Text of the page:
WASHINGTON — The Financial Stability Oversight Council is off to a rocky start in its court battle against MetLife, which sued the interagency council after it was designated as a systemically important company.
While the courts generally accord deference to regulators, Judge Rosemary M. Collyer of the D.C. District Court appeared highly skeptical of the FSOC's case during the first round of oral arguments on Wednesday. She sharply questioned whether the council had the right to designate MetLife as a systemically important financial institution based on the impact of its failure rather than the probability that it would collapse.
"It seems to me that when you start with a proposition that the world is falling apart … the answer is as obvious as the nose on your face," Collyer said. "I'm trying to decide whether that's a reasonable place to start."
The FSOC voted in December 2014 to designate MetLife a SIFI — one of only four nonbanks to be so designated since the council was created in 2010. The insurer almost immediately filed suit to overturn the designation in January 2015, in what is seen as a potentially groundbreaking case that will shape the oversight council's powers for the foreseeable future.
Among other things, MetLife argues that the FSOC violated its own guidance on nonbank designations by not first assessing the "vulnerability" of a nonbank as part of its analysis — that is, determining how likely it would be for a given firm to endure financial stress before it stresses the system as a whole.
Eugene Scalia, a partner with Gibson Dunn who represents MetLife, said that the council's decision to simply skip that step and examine an assumed catastrophic failure of MetLife's assets is a violation of the Administrative Procedure Act and due process.
"If they want to change the rules, they need to recognize that they've changed the rules," Scalia said. "They're not locked down. They can change. They just need to acknowledge" that they have made that decision.
Eric Beckenhauer, senior trial counsel for the Department of Justice, argued that Congress clearly intended to empower the FSOC to designate certain financial institutions as systemically important. The Dodd-Frank Act expressly gave the council a free hand to subject the type of institutions that were bailed out or nearly failed during the 2008 crisis to enhanced supervisory standards.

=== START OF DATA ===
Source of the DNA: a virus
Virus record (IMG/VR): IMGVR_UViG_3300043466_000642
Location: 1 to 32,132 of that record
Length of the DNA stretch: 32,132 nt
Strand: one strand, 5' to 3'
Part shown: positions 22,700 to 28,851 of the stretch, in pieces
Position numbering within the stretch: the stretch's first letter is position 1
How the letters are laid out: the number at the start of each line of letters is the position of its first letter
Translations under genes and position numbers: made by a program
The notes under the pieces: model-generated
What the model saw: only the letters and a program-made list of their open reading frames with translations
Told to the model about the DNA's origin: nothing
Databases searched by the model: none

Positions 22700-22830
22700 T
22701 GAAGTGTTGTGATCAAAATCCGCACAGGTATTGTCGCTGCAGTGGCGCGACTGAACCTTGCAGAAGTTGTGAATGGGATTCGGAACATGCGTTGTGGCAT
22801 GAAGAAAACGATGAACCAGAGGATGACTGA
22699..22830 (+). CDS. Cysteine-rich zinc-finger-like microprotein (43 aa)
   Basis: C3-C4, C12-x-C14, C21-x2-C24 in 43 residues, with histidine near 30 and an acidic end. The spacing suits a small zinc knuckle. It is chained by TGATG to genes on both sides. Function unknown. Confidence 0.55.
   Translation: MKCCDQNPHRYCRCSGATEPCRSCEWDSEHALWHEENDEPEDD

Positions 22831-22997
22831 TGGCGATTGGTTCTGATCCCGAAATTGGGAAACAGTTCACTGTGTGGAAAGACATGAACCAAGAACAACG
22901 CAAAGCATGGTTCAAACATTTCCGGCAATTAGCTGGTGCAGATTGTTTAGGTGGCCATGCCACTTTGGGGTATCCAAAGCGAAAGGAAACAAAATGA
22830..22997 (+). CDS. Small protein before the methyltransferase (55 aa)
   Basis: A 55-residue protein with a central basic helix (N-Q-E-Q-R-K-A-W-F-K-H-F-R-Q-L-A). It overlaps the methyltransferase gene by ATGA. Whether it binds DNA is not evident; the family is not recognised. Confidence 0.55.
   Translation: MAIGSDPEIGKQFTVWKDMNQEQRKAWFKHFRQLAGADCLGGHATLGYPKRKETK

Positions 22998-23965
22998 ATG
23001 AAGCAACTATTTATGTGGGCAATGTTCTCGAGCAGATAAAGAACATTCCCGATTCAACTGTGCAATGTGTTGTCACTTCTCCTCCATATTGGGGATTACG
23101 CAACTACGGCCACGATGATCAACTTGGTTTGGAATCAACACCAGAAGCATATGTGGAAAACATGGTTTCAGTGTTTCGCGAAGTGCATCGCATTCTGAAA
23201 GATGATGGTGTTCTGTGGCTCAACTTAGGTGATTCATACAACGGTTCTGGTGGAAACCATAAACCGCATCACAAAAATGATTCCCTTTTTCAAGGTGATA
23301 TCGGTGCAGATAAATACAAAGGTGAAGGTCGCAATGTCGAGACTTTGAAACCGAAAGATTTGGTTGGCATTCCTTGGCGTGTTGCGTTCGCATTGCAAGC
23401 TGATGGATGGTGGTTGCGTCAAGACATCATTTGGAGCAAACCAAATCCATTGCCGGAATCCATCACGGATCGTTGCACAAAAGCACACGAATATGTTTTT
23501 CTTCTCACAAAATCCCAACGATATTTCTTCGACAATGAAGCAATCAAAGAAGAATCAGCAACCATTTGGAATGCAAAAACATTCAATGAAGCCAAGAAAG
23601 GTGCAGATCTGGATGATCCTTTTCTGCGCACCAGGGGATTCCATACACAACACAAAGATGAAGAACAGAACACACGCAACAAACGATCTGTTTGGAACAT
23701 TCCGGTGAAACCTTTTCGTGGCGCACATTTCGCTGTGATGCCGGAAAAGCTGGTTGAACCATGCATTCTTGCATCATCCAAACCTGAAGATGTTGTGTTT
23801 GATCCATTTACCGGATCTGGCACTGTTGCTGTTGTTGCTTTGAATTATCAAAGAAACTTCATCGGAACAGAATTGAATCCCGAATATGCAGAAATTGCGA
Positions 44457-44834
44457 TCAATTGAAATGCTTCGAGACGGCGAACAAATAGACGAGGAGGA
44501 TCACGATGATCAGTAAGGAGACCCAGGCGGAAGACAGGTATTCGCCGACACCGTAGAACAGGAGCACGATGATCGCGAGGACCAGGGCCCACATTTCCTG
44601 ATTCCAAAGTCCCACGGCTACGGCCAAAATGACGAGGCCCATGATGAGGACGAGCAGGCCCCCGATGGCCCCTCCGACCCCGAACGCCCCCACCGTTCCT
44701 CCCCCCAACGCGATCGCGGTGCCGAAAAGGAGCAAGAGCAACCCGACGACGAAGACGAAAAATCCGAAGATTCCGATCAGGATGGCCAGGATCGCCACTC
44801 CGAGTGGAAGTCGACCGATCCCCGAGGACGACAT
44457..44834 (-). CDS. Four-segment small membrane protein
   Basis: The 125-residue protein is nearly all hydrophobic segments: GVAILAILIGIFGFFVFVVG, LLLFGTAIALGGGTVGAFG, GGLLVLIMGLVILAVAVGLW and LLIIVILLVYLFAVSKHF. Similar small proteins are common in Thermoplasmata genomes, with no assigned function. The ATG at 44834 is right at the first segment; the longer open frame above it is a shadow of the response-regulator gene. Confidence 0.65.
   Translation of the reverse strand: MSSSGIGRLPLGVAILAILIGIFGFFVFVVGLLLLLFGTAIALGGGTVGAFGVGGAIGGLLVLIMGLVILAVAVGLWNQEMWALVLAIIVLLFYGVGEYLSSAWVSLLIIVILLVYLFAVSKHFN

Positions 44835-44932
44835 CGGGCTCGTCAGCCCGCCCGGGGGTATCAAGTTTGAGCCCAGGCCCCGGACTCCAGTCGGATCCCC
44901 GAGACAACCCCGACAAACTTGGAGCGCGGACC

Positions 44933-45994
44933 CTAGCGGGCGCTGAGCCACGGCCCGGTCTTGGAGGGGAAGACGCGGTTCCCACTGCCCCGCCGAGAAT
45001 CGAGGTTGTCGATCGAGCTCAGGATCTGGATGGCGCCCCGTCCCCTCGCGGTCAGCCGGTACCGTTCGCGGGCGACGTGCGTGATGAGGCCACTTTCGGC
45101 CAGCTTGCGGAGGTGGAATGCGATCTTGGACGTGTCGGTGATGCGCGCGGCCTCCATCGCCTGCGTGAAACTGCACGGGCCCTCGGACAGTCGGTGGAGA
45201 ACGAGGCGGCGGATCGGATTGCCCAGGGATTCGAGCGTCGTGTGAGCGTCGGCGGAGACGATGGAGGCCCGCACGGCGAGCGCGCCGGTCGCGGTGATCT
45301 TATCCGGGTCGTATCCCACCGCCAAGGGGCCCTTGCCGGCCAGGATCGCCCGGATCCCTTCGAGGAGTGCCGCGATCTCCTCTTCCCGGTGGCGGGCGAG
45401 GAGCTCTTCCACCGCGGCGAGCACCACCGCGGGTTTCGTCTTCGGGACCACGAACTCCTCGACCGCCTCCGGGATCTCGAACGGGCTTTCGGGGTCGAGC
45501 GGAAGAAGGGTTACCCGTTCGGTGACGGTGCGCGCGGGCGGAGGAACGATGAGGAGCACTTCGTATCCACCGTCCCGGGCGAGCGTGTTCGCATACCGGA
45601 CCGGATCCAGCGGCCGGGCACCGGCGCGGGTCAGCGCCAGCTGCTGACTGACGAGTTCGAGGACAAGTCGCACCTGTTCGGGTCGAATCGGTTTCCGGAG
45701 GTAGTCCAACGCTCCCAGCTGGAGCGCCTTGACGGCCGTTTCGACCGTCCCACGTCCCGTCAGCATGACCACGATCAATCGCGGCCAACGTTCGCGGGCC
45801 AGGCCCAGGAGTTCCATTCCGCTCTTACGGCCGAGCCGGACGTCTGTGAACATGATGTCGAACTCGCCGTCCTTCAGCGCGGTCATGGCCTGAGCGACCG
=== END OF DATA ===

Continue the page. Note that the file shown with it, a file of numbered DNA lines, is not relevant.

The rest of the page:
"MetLife is asking the court to neuter these reforms by holding the council to standards found nowhere in the statute," Beckenhauer said. "The court should decline that invitation."
Collyer asked Beckenhauer extensively about the nature of the FSOC's staffing and decision-making process. Beckenhauer said that some of the council's staff are "detailed" from member agencies, but that a number are exclusively assigned to FSOC-related projects. Collyer said it was unclear whether there was a potential violation of due process if the SIFI determination ultimately came from a decision by staff who were members of other agencies.
"This is an agency that remains bundled up," Collyer said, referring to a pre-APA era when federal agencies had very broad mandates. "I'm trying to determine whether that's OK or that's really a problem."
Collyer also sought clarity on whether the FSOC was bound by its guidance under the APA to perform a vulnerability assessment, or whether it was only bound by the statute, which says that the council may designate a nonbank as a SIFI if the nonbank "could pose a threat" to financial stability. Administrative case law requires executive decisions to at least be reasonable in order to be valid, Collyer said, so that would suggest that council has a fairly modest standard to meet under the law.
"The statutory language is 'could,' " Collyer told Scalia. "And the analysis has to be reasonable. So between 'could' and 'reasonable' … it's not a very high bar, is it?"
"It can't be implausible, and yet it plainly is," Scalia replied. "It can't be against information in the [administrative] record."
In her questioning of the FSOC's position, Collyer asked how the council could have considered a risk analysis by mentioning it in its guidance, but then apparently reached the conclusion that MetLife posed a systemic risk by imagining the fallout from its stress rather than posing a plausible scenario in which it could be endangered.
"Instead of a risk analysis, the agency [assumed] a macroeconomic weakness, that the U.S. financial system is unstable, and MetLife or anybody else is at the brink of insolvency," Collyer said. "That is not a risk analysis. That takes all the risk out of it. That's assuming the worst of the worst of the worst of the worst."
"But the FSOC argued that its determination fell within the bounds of its interpretive guidance. But that even if it hadn't, Beckenhauer argued, the SIFI determination would still have been validly reached under the language of the statute."
"Congress explicitly instructed [the FSOC] to determine whether stress could pose a threat, not to determine if stress could occur and then if it could be a threat," Beckenhauer said. "The interpretive guidance mentions vulnerability … but in the final determination it did what it said it would do."
Beckenhauer also said that the FSOC conducted similar assumptions in its determinations for the other three nonbank SIFIs, and that the argument that MetLife was somehow unaware of the designation process or was denied its due process is counter to case law.
"What we have here is not a prosecution," Beckenhauer said. "I think the record clearly shows the opposite. The council engaged in a 17-month dialogue [with MetLife] in stage three" of the designation process.
Collyer, who was appointed to the bench by former President George W. Bush, was not entirely swayed by MetLife's case either. She told Scalia at one point that she was "not sympathetic to the argument that" MetLife was not privy to the record before the determination was made.